At a time when national leadership is shaky at best, we in Killingworth can take comfort in the knowledge that our town’s first selectman, Cathy Iino, runs a steady, forward-looking, transparent office. Cathy’s approach is neither dramatic nor partisan. It is pragmatic and inclusive.
In providing steady governance, Cathy has worked with all segments of the community including both political parties. Much town work is done by volunteers on boards, committees, and commissions. Filling those positions takes a willingness to seek the best across political lines, something Cathy has always done.
Working with town groups and securing state grants, Cathy has seen several facilities added or renovated during her tenure. These include Parmelee Farm, the Emergency Operations Center, Sheldon Park, and our newest, the War Memorial Garden. All of these projects incorporated the work of dedicated volunteers. It does take a village, a village with inclusive leadership.
Because a small town’s finances and educational policies are often impacted by state actions, Cathy has represented the town in regional and state organizations. These include the Connecticut Conference of Municipalities and CIRMA; she is on both boards of directors. Small town representation is essential to balance the larger voices of Connecticut’s cities.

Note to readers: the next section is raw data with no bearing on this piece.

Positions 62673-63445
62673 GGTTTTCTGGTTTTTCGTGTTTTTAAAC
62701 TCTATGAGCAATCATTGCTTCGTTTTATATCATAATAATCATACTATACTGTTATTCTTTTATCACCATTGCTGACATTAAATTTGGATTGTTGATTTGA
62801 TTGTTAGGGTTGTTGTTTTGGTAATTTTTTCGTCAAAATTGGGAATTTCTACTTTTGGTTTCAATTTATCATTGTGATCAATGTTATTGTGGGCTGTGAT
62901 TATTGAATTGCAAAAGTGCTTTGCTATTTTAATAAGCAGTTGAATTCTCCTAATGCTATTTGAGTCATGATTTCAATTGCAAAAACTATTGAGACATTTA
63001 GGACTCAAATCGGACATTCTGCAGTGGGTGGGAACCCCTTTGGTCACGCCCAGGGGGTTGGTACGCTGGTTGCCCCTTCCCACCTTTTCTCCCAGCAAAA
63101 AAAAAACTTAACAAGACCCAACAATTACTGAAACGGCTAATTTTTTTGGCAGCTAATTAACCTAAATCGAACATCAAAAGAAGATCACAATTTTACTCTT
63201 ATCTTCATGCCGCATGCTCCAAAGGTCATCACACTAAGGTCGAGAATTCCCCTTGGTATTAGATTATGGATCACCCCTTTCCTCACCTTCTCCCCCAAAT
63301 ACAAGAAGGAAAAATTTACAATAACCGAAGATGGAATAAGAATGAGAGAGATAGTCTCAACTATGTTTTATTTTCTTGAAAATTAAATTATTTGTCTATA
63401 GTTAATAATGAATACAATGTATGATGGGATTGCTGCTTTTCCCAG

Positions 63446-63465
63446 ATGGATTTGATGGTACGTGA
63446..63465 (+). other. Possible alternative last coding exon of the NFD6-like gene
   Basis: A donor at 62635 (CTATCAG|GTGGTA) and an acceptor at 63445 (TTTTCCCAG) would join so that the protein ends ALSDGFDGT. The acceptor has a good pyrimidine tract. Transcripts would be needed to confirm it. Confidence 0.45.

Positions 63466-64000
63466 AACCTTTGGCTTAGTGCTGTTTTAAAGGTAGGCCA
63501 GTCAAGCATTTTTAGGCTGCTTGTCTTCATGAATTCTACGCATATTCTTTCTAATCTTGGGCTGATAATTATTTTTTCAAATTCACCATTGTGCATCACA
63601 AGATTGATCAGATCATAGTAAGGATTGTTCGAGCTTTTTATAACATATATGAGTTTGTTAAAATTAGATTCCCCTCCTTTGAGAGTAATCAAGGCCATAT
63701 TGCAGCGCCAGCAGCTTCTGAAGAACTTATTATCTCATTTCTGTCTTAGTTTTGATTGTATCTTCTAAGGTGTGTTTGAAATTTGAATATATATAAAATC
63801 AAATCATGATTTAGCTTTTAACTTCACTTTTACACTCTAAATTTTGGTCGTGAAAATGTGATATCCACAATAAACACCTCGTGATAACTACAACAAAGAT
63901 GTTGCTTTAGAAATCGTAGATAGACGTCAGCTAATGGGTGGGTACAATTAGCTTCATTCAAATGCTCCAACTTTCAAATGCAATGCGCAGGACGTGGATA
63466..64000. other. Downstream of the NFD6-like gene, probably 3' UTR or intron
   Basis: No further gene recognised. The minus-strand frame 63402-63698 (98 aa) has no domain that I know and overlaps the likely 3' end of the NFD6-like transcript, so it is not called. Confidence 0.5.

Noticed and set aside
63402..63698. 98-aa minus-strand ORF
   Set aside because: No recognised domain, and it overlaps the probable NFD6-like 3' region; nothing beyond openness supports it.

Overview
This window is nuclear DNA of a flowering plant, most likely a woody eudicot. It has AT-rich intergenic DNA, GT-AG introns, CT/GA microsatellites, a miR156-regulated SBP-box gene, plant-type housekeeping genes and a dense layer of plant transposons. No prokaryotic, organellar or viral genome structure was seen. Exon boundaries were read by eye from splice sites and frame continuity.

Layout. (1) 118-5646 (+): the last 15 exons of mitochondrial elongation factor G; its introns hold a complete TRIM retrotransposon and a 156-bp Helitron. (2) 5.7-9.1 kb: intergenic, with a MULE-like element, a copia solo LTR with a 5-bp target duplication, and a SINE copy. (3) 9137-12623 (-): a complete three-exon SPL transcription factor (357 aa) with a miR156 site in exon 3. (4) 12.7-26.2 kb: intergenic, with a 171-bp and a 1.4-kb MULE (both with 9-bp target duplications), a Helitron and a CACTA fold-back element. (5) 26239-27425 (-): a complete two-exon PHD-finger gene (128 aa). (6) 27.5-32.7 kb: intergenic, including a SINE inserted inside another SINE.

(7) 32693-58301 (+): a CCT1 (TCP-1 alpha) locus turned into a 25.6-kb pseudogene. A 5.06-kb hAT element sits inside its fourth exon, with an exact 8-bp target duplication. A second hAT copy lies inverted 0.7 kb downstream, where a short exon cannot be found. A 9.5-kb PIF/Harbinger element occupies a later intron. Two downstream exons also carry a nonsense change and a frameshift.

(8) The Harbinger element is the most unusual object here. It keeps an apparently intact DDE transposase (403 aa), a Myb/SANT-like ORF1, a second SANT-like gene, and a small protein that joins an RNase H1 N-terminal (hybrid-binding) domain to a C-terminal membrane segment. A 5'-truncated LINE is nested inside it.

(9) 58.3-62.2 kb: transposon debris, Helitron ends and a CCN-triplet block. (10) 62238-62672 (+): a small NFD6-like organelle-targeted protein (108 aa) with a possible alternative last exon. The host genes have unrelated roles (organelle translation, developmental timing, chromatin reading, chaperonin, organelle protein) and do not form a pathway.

Without local newspapers, it’s hard for towns like ours to keep their constituents informed about local issues. In the interest of transparency and information, Cathy initiated a monthly Krier column, a biweekly Source column, a Citizen’s Budget Guide, and monthly coffee meets at local eateries.
I’ve heard the remark “It’s time for change.” Change just for change isn’t a rationale for something as important as governance. We have good governance under good leadership now. I encourage your readers to join me in voting for Cathy Iino and an outstanding, gifted slate on Nov. 7 to continue both—vote Row A.